watch the meerkat

The new version of Ubuntu, 10.10 Maverick Meerkat, has been released today (or, rather, yesterday).

I am reluctant to try it out so soon, but there are issues with Lucid on my EEEPC (shortened battery life, somewhat unstable wi-fi at times) that make me very impatient to try Maverick out. perhaps the coming week, as I get relieved from my short term as an administrator.

Wow, more time for research and tinkering!

UPDATE: upgrade done, as expected, WiFi works way better (looks like it was the kernel case, as the 2.6.35 version hasn’t arrived at Lucid yet). The signal strength is better now, and the nm-applet doesn’t accidentally just disappear. And yes, the connection works on AC power.

Ubuntu, I owe you a post on why I love thee.

About beggingscholar

I am a scholar of Early Modern English literature and culture, teaching quite a number of English-related subjects at Kazan University, Russia. I am mainly interested in the formation of the Early Modern public sphere, scandals, subversion, non-literary discourses in literature and other forms of destructive creation.
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3 Responses to watch the meerkat

  1. Dinar Khayrutdinov says:

    Good day to you from one of your former students!

    I’ve enjoyed reading your blog greatly, and all the things you write about the sad situation with humanities and a position of a university scholar in general in Russia. As you understand, now being in a category of ‘young scholars’ myself, these issues are of huge interest for me, so keep posting, please, I really value your opinion on these matters.

    But I’m actually writing this comment for a reason more appropriate for your post above. I’ve been willing to try Ubuntu for a while now, but I’m a long-time boring MS Windows user, so it’s naturally hard for me to shift to Ubuntu at once. There are still a lot of ‘what if’s and ‘maybe not’s in my head, so, as you are, it seems, an experienced Linux/Ubuntu user, I need your advice, so could you possibly give your answers/opinions to these questions please:

    1) Which version of Ubuntu is the best to start with for someone absolutely new to Linux OS’s?
    2) Can I install Ubuntu and keep Windows on my PC at the same time? Is this easy to do and do I need a disc partition software for that?
    3) Is there any software uncompatible with Ubuntu? Will all my hardware drivers work safely with it?

    Thank in you in advance, and it’s a pleasure to be following your blog.

    • beggingscholar says:

      Hi Dinar,

      thanks for the kind words. I’ve got a lot to post and already drafted, but there are some pressing issues now not allowing to fully concentrate on the blog.
      I’m very happy to hear you are about to desert from the Windows flock! Ubuntu is fun, not that difficult at all, and greatly changes your mind about computing. Please come to one of the classes, I will give you some free e-books to help the transfer.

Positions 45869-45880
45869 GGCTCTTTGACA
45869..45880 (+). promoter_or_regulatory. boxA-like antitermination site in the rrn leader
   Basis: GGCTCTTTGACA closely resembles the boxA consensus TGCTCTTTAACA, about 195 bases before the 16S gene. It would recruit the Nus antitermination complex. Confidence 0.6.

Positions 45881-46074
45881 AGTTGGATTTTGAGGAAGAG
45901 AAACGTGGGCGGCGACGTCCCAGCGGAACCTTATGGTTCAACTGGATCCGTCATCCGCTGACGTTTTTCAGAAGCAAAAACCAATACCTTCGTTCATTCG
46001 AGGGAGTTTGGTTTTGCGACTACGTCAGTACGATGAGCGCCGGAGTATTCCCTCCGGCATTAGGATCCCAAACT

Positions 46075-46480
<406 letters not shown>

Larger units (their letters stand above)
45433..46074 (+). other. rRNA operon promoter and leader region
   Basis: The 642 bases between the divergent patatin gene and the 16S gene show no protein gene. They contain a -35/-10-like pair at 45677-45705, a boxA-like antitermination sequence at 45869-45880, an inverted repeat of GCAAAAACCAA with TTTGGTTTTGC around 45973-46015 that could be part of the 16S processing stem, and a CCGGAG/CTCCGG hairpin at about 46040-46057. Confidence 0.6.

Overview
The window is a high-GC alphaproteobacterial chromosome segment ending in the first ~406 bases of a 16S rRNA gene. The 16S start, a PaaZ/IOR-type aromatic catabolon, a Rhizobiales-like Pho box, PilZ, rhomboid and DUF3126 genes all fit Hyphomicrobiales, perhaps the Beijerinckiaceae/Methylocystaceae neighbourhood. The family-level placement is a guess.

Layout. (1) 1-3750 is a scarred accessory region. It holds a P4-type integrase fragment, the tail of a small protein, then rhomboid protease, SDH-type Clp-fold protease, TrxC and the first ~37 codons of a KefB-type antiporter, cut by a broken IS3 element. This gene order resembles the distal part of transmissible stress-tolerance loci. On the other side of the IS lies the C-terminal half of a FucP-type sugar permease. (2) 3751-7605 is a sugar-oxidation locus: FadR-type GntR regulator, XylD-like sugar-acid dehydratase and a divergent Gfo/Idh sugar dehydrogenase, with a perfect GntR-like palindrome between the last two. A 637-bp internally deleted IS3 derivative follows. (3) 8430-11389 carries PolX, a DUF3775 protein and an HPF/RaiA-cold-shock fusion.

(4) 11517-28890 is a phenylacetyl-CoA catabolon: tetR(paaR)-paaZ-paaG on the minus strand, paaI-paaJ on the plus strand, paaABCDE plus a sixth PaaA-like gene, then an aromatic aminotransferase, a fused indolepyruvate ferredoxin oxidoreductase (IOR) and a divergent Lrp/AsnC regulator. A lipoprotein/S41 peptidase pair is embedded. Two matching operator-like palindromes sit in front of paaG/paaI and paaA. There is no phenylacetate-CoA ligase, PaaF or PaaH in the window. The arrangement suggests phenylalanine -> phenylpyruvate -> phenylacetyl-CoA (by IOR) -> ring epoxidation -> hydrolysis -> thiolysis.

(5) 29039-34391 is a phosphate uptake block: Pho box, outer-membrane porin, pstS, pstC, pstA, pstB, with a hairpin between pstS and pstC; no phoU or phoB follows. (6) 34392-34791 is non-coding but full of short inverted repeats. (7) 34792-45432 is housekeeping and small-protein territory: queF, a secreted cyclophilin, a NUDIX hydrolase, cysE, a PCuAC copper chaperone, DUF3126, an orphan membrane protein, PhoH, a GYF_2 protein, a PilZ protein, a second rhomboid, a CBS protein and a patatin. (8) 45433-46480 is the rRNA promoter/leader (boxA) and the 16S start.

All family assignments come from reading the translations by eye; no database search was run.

Not being really that experienced Linux user, I’ll still try to answer your questions.
      1. If your hardware can hold it, then definitely try the newest version. It’s currently Ubuntu 10.10 (year + month of release), codenamed Maverick Meerkat. I’ve upgraded from 10.04 a week ago & everything went smooth. A more recent release always has a newer kernel version, which may have fixed many issues (like in my case, signal strength on WiFi for my EEEPc.
      2. Ubuntu has a tool named Wubi which will install the distro on your machine right from MS Windows and set the boot record automatically. Read more here. Just to be sure, google for “dual boot maverick (your Windows version name)” – there may be some good tips fitted for your configuration. Also, Ubuntu has a LiveCD – that means the OS will work from the CD, without any installation, if you just want to try it out. In any case, you will not need partition software as Gparted is part of the Ubuntu installer & if you don’t reformat the Windows partition, nothing will go wrong with your previous installation. Take care, though, and if you want to tread the difficult path, read some instruction like this
      3) Mainstream Windows software will be mostly incompatible, save for Firefox/Chrome, OpenOffice, Thunderbird and some lesser known (but amazing!) stuff like Dropbox. But never fear – Linux has lots of software in every area of computer activity, and finding and installing them is way easier than in Windows (that’s for me the primary reason for being on Ubuntu!). Also, Ubuntu’s strength is that most mainstream hardware works, as they say, “out of the box” (i.e. no additional setup needed). There’s the issue of proprietary vs. open drivers, but there’s a tool for that, too. As the last resort, Ubuntu forums are a very friendly place, where I have never failed to get help.

      please come see me at Kazan U – I can show you how it all works, as words are surely never enough

      • Dinar Khayrutdinov says:

        Thank you very much for the detailed answers! I will definitely see you at the University for more help, if you don’t mind.

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